pared for what’s next. Excitement and fear work with a shared intention for impact,
the cohort examined the needs of varied ketplace by harnessing the technological
mix as so-called sharing economies, shifts and trains them in a structured approach
demographics, from vulnerable populations and complex dynamic cultural forces sha-
in philanthropy and alternative currencies to human-centered creativity using a topic
to mid-to-low income families. They inte- ping these systems. While growing dispa-
emerge, balancing possibilities with the of deep societal relevance.
rrogated data around perceptions of “green” rities in income and access cause global
untested nature of new models. Capitalism housing options, changing patterns of
as we know it, even money itself, is one of upheaval and strife, we see the renewed
Envisioning a Better Future and ownership and engagement with living focus on our interdependent financial future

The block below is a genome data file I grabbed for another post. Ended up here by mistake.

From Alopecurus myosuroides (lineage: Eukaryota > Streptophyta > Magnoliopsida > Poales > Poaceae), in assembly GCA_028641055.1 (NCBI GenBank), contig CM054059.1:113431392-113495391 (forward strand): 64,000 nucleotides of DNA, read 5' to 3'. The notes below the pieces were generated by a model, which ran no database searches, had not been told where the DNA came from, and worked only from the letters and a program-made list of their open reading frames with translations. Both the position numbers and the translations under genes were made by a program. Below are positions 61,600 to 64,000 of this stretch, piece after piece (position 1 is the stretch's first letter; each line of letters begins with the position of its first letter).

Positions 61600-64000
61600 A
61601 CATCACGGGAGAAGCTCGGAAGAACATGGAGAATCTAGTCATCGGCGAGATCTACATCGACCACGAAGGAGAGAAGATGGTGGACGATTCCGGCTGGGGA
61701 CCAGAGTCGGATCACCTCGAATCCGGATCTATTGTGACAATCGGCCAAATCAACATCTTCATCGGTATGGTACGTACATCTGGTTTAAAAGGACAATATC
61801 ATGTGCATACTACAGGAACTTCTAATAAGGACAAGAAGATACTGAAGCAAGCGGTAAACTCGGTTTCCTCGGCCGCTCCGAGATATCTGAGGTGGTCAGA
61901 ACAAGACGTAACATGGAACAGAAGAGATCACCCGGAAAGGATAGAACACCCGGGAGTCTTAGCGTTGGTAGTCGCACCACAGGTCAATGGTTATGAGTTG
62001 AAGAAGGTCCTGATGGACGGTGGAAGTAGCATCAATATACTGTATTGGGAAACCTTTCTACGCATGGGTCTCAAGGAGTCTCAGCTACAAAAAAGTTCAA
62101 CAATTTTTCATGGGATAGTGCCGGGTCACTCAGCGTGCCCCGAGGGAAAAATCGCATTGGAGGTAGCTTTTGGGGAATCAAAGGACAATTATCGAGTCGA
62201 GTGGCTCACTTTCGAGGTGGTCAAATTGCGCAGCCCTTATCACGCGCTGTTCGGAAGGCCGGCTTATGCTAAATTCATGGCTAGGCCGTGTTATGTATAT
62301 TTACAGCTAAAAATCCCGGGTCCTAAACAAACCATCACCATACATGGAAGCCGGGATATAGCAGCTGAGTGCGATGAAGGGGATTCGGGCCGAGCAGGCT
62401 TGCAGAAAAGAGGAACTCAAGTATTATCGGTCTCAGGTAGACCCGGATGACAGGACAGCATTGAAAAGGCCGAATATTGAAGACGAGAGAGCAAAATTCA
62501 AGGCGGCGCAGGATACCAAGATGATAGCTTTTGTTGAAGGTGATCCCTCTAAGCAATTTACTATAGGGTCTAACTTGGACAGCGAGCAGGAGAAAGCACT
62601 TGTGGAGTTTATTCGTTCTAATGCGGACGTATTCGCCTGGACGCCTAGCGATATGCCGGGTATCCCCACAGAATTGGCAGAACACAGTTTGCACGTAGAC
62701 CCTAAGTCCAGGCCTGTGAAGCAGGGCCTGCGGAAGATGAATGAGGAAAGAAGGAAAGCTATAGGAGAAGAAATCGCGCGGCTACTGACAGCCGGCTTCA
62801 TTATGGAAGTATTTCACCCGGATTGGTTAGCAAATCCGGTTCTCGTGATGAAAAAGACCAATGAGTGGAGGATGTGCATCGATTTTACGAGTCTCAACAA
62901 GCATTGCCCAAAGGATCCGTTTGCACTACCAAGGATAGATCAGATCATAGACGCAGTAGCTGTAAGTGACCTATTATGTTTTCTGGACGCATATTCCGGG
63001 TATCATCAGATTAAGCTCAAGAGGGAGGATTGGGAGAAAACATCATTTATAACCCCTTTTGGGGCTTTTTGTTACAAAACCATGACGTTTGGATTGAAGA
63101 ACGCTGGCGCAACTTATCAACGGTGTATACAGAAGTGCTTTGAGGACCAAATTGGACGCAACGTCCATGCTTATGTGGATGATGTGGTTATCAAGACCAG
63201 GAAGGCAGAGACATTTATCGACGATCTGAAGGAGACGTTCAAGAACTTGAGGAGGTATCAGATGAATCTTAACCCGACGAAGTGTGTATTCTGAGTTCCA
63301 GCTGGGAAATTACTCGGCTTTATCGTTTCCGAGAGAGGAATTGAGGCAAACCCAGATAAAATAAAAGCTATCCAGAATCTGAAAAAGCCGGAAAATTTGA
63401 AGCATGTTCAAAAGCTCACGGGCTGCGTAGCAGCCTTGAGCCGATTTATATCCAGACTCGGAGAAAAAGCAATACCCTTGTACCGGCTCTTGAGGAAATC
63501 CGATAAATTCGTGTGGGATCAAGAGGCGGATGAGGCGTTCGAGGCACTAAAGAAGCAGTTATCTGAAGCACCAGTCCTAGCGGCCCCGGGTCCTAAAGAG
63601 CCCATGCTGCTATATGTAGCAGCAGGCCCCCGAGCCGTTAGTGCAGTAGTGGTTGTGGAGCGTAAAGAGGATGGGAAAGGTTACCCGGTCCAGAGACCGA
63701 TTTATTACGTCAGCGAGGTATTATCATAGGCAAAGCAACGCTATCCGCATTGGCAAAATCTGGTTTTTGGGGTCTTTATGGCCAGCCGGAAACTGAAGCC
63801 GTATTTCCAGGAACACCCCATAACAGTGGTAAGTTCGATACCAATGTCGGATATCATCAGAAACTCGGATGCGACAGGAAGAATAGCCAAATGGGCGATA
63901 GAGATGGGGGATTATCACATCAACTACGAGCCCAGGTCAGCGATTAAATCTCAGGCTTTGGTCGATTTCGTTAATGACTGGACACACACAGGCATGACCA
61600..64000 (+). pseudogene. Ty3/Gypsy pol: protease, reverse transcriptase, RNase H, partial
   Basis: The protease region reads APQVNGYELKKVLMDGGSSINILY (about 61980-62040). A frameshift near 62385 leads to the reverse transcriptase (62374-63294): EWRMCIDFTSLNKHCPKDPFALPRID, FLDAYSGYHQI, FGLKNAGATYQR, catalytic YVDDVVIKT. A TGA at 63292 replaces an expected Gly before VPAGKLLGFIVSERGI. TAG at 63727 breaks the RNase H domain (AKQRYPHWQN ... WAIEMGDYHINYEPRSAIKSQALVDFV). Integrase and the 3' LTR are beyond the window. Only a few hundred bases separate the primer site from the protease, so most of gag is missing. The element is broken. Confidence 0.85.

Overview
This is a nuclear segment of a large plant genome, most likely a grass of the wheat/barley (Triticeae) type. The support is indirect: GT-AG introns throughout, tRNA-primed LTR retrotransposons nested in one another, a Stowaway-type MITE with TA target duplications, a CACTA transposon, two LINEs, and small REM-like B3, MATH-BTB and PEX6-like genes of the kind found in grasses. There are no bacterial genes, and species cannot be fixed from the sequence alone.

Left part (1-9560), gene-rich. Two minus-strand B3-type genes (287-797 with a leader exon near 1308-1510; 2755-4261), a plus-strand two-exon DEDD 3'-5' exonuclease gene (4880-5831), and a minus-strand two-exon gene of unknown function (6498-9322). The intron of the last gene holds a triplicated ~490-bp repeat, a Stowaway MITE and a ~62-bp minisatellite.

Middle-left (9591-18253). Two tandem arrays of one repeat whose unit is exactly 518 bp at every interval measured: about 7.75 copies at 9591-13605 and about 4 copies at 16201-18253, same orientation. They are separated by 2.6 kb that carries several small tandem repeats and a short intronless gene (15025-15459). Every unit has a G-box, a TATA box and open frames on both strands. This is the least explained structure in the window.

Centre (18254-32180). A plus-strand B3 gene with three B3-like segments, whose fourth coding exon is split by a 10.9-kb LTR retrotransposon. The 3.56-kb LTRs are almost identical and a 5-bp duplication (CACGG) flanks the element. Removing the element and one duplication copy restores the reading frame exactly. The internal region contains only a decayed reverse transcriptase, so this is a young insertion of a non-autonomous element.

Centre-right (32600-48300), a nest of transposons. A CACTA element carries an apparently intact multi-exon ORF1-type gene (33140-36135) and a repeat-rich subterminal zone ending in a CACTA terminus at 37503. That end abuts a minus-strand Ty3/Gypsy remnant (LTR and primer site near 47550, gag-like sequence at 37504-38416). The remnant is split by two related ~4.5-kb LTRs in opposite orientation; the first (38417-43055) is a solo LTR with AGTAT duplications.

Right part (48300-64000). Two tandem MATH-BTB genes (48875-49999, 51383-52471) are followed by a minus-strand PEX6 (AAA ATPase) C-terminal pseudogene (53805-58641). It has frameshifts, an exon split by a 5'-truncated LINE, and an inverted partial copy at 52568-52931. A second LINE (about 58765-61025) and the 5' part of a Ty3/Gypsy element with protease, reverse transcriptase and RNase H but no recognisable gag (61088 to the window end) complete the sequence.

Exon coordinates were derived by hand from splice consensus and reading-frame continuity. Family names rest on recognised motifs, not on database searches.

the most complex systems mankind has spaces—from co-housing to nomadic
Orchestrating Creative Teams as a massive opportunity for those bold
ever created. And part of the problem we living—and the impact these shifts are
face, as our world is bending and breaking, enough to dive in. As encouraged as I am
We begin by co-creating a moonshot having on property development. by the team triumphs, concepts and
is how to describe the relationships between Participants from around the globe tore
systems—they are nested, intertwined, vision to align our efforts and help us deter- momentum, this is but a first milestone in
mine some of the most promising areas for apart existing financial vehicles tied to ear- service of a much larger vision—catalyzing
interdependent, and deeply emergent. From ning equity in housing, models of develo-
a cultural and emotional perspective, we exploration. We tap into a diverse ecosys- this kind of change requires commitment,
tem, inviting subject matter experts, rabble ping and recouping energy upgrades, and support, and evangelists. We and our